Medical ethics experts identify, address key issues in H1N1 pandemic

Joint Centre for Bioethics, Toronto

23 Sep 2009

The anticipated onset of a second wave of the H1N1 influenza pandemic could present a host of thorny medical ethics issues best considered well in advance, according to the University of Toronto Joint Centre for Bioethics, which today released nine papers for public discussion.

Topics include duty of health care workers to work during a serious flu pandemic; government restrictions on individual freedoms and privacy and their responsibilities administering vaccination programs; how to allocate limited medical resources; and the obligation of rich countries to share such resources with those less fortunate.

“While we hope there will not be a major second wave of the H1N1 flu, there is limited cause for optimism and we could well see the pandemic’s full onset late this year or early next when the traditional flu season begins,” says JCB Director Ross Upshur.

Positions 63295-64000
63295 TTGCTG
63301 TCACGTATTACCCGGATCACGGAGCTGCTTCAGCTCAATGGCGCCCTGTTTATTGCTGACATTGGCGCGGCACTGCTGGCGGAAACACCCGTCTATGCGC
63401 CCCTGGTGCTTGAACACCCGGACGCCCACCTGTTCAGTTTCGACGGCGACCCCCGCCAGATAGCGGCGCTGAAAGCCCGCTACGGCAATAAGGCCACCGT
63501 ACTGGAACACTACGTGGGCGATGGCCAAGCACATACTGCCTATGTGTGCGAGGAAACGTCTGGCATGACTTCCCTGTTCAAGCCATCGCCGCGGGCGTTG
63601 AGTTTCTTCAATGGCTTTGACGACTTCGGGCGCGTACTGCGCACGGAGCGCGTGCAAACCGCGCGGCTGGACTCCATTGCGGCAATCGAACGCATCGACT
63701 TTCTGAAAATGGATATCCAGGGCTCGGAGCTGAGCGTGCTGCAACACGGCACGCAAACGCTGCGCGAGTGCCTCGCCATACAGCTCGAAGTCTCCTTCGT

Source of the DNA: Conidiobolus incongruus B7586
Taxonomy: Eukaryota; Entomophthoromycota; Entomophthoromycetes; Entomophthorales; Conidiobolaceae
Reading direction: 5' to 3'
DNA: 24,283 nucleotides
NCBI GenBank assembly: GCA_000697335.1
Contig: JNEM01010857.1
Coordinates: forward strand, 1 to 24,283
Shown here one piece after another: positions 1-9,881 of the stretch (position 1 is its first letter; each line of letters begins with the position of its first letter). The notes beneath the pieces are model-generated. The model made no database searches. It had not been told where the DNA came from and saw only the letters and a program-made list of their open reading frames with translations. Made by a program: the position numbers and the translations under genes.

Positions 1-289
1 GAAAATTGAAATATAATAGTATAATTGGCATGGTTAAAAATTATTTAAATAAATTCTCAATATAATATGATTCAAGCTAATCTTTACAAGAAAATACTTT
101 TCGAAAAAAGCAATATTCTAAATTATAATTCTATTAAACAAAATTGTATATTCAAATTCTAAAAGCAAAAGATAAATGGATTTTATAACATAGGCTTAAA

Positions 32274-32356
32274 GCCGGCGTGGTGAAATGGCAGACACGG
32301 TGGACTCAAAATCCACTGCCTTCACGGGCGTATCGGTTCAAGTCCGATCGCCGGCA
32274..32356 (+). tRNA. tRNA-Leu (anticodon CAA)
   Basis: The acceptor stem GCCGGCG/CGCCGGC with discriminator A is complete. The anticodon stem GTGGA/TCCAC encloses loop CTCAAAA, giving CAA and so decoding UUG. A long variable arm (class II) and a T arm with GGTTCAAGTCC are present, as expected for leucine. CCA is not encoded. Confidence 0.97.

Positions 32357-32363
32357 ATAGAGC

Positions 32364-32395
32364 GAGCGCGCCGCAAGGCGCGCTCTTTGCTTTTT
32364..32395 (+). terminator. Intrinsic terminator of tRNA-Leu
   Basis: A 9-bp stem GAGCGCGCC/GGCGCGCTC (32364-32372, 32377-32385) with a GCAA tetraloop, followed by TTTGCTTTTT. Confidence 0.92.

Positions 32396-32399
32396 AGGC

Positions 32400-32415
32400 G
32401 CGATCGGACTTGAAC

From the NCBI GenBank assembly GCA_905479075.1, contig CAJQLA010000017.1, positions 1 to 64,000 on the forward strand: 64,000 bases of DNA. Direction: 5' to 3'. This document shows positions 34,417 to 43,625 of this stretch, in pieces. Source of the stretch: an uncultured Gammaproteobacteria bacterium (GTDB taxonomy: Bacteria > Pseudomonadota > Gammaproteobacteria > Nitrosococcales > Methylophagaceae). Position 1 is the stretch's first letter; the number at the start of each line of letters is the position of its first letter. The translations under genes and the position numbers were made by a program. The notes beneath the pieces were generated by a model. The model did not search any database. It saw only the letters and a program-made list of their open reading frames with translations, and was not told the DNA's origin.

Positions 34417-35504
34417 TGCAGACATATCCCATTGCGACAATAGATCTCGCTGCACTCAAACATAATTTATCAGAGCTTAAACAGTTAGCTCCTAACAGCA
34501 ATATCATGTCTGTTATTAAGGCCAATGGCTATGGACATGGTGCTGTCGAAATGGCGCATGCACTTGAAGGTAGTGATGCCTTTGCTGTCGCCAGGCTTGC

“Now is the time to think through the serious ethical challenges societies may confront, not in the midst of crisis with line-ups at hospital doors. These issues and concerns, though drawn largely from a Canadian point of view, have relevance to countries everywhere.”

JCB’s Canadian Program of Research on Ethics in a Pandemic (CanPREP) prepared the papers with the benefit of both academic and public opinion research, obtaining the views of 500 Canadians through a national telephone survey and nearly 100 more via a series of town hall meetings nationwide.

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